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Timing of social interventions ‘make difference to coronavirus containment’

Researchers found the progress of epidemics is highly variable, and sensitive to the timing of early interventions.

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Timing of social interventions ‘make difference to coronavirus containment’ (Victoria Jones/PA)

Timing of social interventions ‘make difference to coronavirus containment’ (Victoria Jones/PA)

Timing of social interventions ‘make difference to coronavirus containment’ (Victoria Jones/PA)

Random differences in the timing of interventions like social distancing can make a big difference in how severe the coronavirus crisis is and how long it lasts, research suggests.

Researchers from Queen Mary University of London used a novel modelling approach to explore how non-pharmaceutical interventions (NPI), and declines in public compliance to them might affect the course of the Covid-19 pandemic.

They found the progress of epidemics is highly variable, and sensitive to the timing of early interventions.

According to the research this suggests that countries adopting the same interventions could still see different outbreak trajectories due to minor changes in when NPI are applied.

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(PA Graphics)

(PA Graphics)

Press Association Images

(PA Graphics)

The findings indicate that in order to contain the virus, early management of interventions, continued monitoring and increasing intervention on a fast timescale, are needed.

The researchers also found that if governments respond and provide timely interventions, the impact of decreasing public compliance is reduced.

Dr Rob Knell, reader in evolutionary ecology at Queen Mary and author of the study, said: “From our analysis we find that small, random differences in the timing of management interventions can make big differences in how severe the epidemic is and how long it lasts, suggesting that countries with apparently similar government strategies might experience very different epidemics for no easily discernible reason.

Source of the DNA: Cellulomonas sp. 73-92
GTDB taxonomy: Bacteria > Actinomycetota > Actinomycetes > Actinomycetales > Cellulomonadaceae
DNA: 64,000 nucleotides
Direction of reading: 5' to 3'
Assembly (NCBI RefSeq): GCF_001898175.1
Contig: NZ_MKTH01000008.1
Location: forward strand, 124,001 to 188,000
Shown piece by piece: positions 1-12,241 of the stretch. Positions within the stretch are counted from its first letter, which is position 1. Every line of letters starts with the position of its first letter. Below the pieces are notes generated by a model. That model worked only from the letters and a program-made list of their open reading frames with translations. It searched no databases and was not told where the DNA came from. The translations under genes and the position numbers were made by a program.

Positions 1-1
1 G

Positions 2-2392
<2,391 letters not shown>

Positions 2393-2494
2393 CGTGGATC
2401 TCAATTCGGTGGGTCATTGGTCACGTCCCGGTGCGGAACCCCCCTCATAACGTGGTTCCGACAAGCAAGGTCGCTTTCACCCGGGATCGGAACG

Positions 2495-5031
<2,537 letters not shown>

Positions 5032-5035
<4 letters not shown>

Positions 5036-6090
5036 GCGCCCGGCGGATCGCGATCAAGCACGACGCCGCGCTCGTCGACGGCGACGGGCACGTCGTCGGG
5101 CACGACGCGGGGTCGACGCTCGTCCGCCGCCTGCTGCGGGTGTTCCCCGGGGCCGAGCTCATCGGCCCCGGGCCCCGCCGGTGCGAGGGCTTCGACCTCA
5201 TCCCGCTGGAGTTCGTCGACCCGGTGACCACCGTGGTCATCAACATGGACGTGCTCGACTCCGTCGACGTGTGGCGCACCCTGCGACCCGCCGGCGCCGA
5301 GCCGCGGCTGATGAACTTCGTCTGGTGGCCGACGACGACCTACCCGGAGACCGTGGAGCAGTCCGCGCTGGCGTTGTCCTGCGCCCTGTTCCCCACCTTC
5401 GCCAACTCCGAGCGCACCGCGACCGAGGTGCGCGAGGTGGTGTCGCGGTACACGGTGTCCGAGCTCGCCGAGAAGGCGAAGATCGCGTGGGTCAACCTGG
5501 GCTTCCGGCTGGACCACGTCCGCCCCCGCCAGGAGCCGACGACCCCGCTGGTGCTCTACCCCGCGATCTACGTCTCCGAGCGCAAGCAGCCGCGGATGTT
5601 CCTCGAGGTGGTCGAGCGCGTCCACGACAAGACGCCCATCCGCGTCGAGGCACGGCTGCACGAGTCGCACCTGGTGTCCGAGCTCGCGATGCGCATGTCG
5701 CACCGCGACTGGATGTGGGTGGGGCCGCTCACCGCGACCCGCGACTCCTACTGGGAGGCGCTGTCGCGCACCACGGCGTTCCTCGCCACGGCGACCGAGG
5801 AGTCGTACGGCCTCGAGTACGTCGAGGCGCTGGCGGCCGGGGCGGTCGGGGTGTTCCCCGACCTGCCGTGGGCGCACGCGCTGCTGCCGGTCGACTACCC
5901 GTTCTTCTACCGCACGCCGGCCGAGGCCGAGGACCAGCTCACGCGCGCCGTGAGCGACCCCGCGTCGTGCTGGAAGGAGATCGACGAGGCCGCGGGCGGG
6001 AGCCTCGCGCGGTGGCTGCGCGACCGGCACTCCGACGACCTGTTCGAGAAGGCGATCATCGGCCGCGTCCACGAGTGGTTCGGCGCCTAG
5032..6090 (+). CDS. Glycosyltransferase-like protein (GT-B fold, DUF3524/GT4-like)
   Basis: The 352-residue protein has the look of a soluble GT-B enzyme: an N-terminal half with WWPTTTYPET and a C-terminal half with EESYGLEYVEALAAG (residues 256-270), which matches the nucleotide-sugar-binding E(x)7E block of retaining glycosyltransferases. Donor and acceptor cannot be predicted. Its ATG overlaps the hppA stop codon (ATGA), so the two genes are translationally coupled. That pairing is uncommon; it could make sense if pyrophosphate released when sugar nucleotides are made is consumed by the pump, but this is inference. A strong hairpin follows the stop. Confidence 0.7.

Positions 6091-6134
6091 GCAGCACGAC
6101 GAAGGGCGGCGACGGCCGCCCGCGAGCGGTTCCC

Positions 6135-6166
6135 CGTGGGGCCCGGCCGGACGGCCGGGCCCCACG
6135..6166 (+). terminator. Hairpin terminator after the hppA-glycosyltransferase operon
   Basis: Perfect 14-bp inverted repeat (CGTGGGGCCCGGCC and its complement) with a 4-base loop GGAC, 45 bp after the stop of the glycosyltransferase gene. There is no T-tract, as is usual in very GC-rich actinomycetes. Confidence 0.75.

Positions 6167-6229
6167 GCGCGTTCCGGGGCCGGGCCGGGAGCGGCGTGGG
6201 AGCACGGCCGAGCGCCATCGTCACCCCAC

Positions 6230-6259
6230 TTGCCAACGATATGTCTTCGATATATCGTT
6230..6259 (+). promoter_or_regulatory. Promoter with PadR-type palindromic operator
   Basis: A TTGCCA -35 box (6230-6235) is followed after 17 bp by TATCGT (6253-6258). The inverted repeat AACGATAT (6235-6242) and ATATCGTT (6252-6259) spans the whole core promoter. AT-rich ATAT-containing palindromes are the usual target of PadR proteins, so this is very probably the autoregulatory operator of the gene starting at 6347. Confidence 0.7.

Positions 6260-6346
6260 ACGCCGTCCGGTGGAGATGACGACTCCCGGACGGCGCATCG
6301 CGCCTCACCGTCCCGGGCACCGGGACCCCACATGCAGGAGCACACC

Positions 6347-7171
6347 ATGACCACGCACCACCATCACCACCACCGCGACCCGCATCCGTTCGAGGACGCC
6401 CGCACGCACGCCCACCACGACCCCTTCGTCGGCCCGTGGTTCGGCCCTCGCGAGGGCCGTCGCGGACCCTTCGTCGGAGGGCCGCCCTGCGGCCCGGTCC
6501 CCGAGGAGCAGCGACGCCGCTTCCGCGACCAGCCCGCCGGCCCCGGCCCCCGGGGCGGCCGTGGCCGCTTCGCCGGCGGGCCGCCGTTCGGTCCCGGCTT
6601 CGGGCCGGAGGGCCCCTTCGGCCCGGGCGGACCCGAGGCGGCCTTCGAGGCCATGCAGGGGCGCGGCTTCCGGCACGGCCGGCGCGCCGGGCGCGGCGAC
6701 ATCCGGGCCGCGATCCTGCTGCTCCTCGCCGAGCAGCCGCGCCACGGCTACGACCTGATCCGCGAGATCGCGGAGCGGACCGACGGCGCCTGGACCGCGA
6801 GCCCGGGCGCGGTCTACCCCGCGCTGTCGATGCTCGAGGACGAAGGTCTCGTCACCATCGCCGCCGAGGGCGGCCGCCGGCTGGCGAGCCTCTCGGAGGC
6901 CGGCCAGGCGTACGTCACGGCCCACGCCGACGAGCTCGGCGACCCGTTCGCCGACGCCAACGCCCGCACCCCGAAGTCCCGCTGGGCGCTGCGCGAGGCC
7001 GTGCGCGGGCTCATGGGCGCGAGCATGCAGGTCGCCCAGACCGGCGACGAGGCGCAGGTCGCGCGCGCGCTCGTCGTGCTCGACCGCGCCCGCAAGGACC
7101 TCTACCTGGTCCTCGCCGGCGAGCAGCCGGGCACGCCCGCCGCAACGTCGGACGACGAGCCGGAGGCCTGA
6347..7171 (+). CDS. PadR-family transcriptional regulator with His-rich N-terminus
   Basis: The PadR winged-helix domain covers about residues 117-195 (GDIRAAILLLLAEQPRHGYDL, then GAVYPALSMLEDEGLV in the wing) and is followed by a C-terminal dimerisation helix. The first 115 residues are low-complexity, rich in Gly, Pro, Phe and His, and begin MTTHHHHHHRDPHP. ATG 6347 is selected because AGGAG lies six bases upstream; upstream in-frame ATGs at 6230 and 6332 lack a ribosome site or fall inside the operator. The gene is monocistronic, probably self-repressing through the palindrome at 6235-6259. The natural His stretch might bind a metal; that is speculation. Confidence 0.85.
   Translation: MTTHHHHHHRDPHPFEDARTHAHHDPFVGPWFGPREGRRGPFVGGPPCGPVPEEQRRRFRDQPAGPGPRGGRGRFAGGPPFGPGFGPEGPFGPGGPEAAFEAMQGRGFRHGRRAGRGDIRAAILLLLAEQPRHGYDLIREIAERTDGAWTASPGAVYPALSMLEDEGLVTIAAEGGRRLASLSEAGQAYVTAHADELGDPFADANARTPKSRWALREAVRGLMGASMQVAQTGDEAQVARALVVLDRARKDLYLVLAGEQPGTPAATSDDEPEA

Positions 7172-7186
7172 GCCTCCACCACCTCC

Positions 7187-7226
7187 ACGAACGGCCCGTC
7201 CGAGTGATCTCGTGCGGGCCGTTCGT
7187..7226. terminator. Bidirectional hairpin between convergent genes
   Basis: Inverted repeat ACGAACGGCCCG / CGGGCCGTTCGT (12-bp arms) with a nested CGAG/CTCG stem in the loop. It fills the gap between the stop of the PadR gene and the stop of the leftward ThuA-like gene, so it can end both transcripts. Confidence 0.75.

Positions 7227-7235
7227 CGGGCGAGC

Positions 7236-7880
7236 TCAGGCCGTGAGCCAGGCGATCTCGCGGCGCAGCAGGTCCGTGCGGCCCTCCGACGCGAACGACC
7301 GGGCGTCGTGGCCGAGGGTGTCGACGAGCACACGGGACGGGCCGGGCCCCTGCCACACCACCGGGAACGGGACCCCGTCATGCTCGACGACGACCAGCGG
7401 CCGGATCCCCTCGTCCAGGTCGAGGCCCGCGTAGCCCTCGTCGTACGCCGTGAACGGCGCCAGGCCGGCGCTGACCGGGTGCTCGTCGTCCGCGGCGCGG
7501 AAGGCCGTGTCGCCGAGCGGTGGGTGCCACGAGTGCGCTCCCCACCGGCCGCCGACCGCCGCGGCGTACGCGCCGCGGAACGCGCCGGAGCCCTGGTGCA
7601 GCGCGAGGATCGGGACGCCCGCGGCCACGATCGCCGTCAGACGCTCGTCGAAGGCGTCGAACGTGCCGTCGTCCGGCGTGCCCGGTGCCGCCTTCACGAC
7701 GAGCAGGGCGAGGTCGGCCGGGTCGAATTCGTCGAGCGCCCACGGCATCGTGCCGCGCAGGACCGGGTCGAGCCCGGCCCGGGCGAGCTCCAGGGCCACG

“We also find that early and rapid responses are crucial in suppressing the SARS-CoV-2 pandemic and, interestingly, that declines in public compliance don’t have major effects on mortality so long as the government continues to monitor the situation and intervenes when case numbers start to rise.”

The new model is based on the Management Strategy Evaluation (MSE), which was originally used for assessing fisheries management schemes.

It makes similar predictions to the one currently used by the Government from Professor Neil Ferguson of Imperial college, but provides an approach that can easily be adapted to different scenarios.

Dr Knell, added: “Because this new model doesn’t need a supercomputer it allows us to explore a wider range of management options for the pandemic, and investigate other scenarios such as declining compliance with social distancing measures over time.

“We have made the computer code for the model fully available and would like to encourage other workers to use this, for example to explore the epidemic trajectories for different countries or management interventions.”

PA